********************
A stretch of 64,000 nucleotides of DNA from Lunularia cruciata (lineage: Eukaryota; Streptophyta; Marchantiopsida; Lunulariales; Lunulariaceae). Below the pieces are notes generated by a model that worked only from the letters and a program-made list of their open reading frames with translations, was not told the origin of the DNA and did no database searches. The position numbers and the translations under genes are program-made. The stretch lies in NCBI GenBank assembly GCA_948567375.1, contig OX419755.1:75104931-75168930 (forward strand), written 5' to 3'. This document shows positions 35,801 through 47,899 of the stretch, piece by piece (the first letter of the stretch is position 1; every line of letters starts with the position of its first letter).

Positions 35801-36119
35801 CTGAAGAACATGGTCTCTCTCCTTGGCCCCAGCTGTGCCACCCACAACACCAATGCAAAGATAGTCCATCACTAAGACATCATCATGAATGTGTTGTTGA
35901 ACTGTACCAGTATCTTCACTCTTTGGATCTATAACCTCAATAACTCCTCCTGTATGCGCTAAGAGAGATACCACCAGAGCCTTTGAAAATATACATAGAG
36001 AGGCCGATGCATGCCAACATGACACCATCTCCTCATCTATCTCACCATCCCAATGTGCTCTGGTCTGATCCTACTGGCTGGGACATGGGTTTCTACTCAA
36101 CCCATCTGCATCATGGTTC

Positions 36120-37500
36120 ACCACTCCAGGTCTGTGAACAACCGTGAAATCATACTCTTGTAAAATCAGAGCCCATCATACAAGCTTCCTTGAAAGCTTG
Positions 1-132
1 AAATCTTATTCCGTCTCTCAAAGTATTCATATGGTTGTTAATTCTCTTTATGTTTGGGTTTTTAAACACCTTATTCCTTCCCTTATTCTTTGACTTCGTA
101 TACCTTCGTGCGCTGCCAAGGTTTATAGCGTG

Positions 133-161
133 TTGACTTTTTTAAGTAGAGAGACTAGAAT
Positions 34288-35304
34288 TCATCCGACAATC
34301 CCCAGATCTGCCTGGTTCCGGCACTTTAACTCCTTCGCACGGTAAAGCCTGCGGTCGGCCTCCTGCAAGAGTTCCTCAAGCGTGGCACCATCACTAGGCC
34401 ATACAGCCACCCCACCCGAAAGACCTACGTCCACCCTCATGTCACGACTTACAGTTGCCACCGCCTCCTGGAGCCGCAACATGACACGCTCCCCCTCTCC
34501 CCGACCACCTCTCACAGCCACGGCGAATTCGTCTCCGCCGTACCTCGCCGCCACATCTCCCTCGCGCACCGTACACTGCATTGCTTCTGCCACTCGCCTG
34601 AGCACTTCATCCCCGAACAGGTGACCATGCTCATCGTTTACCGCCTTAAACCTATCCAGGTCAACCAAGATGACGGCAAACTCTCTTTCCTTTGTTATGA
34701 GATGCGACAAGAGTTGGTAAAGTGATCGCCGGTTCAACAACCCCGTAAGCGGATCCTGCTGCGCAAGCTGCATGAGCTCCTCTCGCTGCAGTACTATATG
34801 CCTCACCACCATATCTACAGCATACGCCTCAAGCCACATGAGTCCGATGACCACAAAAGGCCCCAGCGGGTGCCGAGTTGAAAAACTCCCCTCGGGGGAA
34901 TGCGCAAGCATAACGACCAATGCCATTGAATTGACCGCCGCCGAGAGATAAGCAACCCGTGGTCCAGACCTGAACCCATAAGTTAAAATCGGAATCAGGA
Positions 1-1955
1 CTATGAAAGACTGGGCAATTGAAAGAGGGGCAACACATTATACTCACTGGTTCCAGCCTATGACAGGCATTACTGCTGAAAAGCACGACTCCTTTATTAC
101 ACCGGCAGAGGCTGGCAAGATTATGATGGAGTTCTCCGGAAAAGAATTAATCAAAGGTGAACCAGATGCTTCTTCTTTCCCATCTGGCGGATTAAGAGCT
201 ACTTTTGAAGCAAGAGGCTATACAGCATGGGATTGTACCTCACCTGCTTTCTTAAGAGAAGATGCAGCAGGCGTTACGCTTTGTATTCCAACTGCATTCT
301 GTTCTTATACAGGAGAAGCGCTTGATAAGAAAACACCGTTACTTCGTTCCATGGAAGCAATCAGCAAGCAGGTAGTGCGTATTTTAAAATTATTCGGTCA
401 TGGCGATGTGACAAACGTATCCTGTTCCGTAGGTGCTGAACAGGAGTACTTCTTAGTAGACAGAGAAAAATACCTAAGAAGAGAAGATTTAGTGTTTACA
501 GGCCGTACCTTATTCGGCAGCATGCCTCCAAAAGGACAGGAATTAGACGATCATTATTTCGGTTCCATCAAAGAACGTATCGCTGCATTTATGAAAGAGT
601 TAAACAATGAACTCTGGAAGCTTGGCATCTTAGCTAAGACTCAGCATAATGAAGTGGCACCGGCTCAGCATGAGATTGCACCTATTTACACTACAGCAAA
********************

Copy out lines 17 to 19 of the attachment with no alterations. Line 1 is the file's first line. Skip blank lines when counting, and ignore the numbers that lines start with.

34401 ATACAGCCACCCCACCCGAAAGACCTACGTCCACCCTCATGTCACGACTTACAGTTGCCACCGCCTCCTGGAGCCGCAACATGACACGCTCCCCCTCTCC
34501 CCGACCACCTCTCACAGCCACGGCGAATTCGTCTCCGCCGTACCTCGCCGCCACATCTCCCTCGCGCACCGTACACTGCATTGCTTCTGCCACTCGCCTG
34601 AGCACTTCATCCCCGAACAGGTGACCATGCTCATCGTTTACCGCCTTAAACCTATCCAGGTCAACCAAGATGACGGCAAACTCTCTTTCCTTTGTTATGA